16. The method of claim 2 wherein: said at least one thermal-leg has a height of at least ten millimeters.

17. The method of claim 2 wherein: said at least one thermal-leg has a height of at least eleven millimeters.

18. The method of claim 2 wherein: said at least one thermal-leg has a height of at least twelve millimeters.

19. The method of claim 2 wherein: said at least one thermal-leg projects from a corner flap.

20. The method of claim 2 wherein: said at least one thermal-leg comprises a first portion joined at a fold line to a second portion, said first portion being disposed at an angle to said second portion.

21. The method of claim 2 wherein: said at least one thermal-leg is an open-carton-retracting thermal-leg.

22. The method of claim 2 wherein: said pizza-loaded thermal-leg-equipped box includes at least one hole-covering flap.

Description:

CROSS-REFERENCES TO RELATED APPLICATIONS

[0001] This is a continuation-in-part application of my application Ser. No. 09/551,245, entitled “Versatile Pizza Carton,” filed Apr. 17, 2000, and of my application Ser. No. 09/394,784, entitled “Quality-enhancing Pizza Carton,” filed Sep. 13, 1999, which is a continuation-in-part of application Ser. No. 09/061,302, entitled “Designer Pizza Box with Enhancements,” filed Apr. 16, 1998, now U.S. Pat. No. 5,961,035, which is a continuation-in-part of application Ser. No. 08/731,586, entitled “Multi-function Pizza Carton, filed Oct. 16, 1996, now U.S. Pat. No. 5,833,130.

FIELD OF THE INVENTION

[0002] This invention relates to packaging and to boxing and holding methods for hot pizzeria pizza.

DESCRIPTION OF THE PRIOR ART

[0003] Each year the pizzeria industry sells millions of hot pizzas in corrugated boxes for delivery and carry-out. The eating enjoyment of those pizzas is, in large part, determined by the temperature of the product at the time the pizza-eater consumes it. So providing for a hotter boxed pizza is a priority of many pizza companies.

[0004] A conventional pizza holding method is currently applied. That method involves (a) placing a recently-cooked (i.e., hot) pizza into a conventional corrugated pizza box, (b) transporting the pizza-loaded box to an outlying place of consumption, such as a pizza-eater's residence, and, once there, (c) setting the pizza-loaded box onto a cool support surface, such as a table or counter. While sitting on the table the bottom panel of the box contacts the tabletop. This contact results in conduction of heat from the pizza through the box's bottom panel and into the table. That, in turn, contributes to rapid cooling of the pizza. Therefore, it would be desirable to eliminate the contact of the bottom panel of the corrugated pizza box with the tabletop and, thereby, slow down the rate of cooling of the pizza.

[0005] In addition to contact with a tabletop, contact of the bottom panel of the box with any cool surface expedites cooling of the pizza. Typical cool surfaces which the pizza-loaded box might contact include (a) the floor of an automotive vehicle, (b) the cover of another pizza-loaded box, and (c) the inside surface or support platform of a delivery pizza holding device, such as a delivery bag or rigid foam box. It would be desirable to eliminate contact of the bottom panel of a pizza-loaded box with these surfaces.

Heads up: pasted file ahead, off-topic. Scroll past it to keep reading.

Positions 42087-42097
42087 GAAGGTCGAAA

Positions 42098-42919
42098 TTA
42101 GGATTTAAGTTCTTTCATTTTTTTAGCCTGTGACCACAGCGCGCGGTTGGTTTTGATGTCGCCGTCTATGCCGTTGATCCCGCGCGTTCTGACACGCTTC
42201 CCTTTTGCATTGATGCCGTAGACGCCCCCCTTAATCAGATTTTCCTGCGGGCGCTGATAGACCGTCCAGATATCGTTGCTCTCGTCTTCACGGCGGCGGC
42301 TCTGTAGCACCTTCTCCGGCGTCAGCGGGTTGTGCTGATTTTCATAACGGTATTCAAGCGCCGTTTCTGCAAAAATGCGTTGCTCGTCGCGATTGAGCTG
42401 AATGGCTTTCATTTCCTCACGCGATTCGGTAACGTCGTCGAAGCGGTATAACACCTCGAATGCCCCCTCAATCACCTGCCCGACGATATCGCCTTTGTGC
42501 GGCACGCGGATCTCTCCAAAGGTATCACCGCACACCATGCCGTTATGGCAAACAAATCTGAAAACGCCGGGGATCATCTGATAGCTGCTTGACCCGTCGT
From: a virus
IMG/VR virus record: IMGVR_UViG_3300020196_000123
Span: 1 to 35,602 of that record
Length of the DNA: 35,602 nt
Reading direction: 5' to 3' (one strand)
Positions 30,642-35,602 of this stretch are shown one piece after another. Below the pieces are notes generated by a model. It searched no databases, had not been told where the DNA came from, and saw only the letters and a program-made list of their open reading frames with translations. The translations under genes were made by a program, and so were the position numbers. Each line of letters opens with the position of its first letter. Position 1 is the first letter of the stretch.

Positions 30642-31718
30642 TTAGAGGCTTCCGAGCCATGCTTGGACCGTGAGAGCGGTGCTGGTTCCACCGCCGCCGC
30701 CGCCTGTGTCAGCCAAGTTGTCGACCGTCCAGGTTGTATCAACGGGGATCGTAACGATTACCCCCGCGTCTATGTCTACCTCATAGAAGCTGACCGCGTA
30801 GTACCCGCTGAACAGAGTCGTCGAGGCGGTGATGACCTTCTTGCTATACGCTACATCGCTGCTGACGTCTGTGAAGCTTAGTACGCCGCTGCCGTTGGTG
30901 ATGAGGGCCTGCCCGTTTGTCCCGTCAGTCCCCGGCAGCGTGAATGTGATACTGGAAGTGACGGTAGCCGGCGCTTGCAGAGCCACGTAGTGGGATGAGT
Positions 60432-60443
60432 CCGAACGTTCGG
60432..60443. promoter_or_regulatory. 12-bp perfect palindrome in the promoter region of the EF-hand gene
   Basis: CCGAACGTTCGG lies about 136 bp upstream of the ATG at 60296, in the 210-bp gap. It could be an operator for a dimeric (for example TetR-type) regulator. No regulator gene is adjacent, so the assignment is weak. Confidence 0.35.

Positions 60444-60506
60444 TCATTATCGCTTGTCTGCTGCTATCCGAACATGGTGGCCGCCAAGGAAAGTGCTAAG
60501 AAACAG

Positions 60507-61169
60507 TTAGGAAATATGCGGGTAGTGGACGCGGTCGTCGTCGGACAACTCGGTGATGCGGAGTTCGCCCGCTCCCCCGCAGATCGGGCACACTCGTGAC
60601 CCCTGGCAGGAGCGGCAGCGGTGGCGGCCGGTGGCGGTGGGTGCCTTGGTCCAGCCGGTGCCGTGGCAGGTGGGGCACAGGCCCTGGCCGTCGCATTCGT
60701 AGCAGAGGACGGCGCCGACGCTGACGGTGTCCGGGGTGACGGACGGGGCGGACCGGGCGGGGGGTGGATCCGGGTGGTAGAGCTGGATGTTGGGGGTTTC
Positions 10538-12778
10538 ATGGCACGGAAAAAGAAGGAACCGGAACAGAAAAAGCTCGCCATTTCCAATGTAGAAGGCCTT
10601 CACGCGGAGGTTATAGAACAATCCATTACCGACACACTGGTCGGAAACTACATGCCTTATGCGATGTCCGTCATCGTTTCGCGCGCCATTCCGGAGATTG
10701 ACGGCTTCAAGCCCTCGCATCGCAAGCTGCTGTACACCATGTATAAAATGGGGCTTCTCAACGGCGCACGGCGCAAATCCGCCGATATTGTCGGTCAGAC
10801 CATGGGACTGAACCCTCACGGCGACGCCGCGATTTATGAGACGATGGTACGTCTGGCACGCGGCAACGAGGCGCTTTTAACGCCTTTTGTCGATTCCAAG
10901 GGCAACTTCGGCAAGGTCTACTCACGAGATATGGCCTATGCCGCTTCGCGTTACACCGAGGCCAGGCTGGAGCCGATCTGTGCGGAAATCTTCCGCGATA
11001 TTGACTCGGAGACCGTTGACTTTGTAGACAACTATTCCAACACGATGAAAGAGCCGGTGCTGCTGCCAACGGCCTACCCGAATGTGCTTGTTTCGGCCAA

[0006] Since some pizza orders involve two pizzas, the conventional holding method also may involve stacking one pizza-loaded box on top of another. Lastly, for delivery pizza, the method often involves inserting the pizza-loaded box into a heat-retentive holding device such as a delivery bag.

[0007] In addition to heat loss, a further problem occurs when two loaded boxes are stacked. The bottom panel of the upper box is put into contact with the cover of the lower box. This results in condensation build-up within the cover of the lower box, making for an undesirably soggy box top. So it also would be desirable to have a method of holding hot pizza whereby the bottom panel of the upper box is kept free of contact with the cover of the lower box.

[0008] In short, it would be desirable to have a method of holding recently-cooked pizzeria pizza in a corrugated box whereby the loss of heat from the pizza through the bottom panel of the box is reduced, thereby keeping the pizza hot for a longer time.

[0009] In addition to the conventional holding method, the prior art contains several other pizza holding methods. They include those disclosed in Faller U.S. Pat. No. 4,260,060 (Food Carton for Microwave Heating) granted Apr. 7, 1981; France U.S. Pat. No. 5,253,800 (Pizza Tray) granted Oct. 19, 1993; Valdman et al. U.S. Pat. No. 5,423,477 (Pizza Box) granted Jun. 13, 1995; and Correll U.S. Pat. No. 5,549,241 (Interlock for Stackable Boxes) granted Aug. 27, 1996. In addition, there's a rigid foam insulating tray, called the Pizza Caddy, which adhesively secures to the bottom of a pizza box for reducing condensation, catching leakage, and preventing burning of the legs when carrying it on one's lap. However, each of these methods is either inapplicable or has a major drawback as regards the pizzeria industry.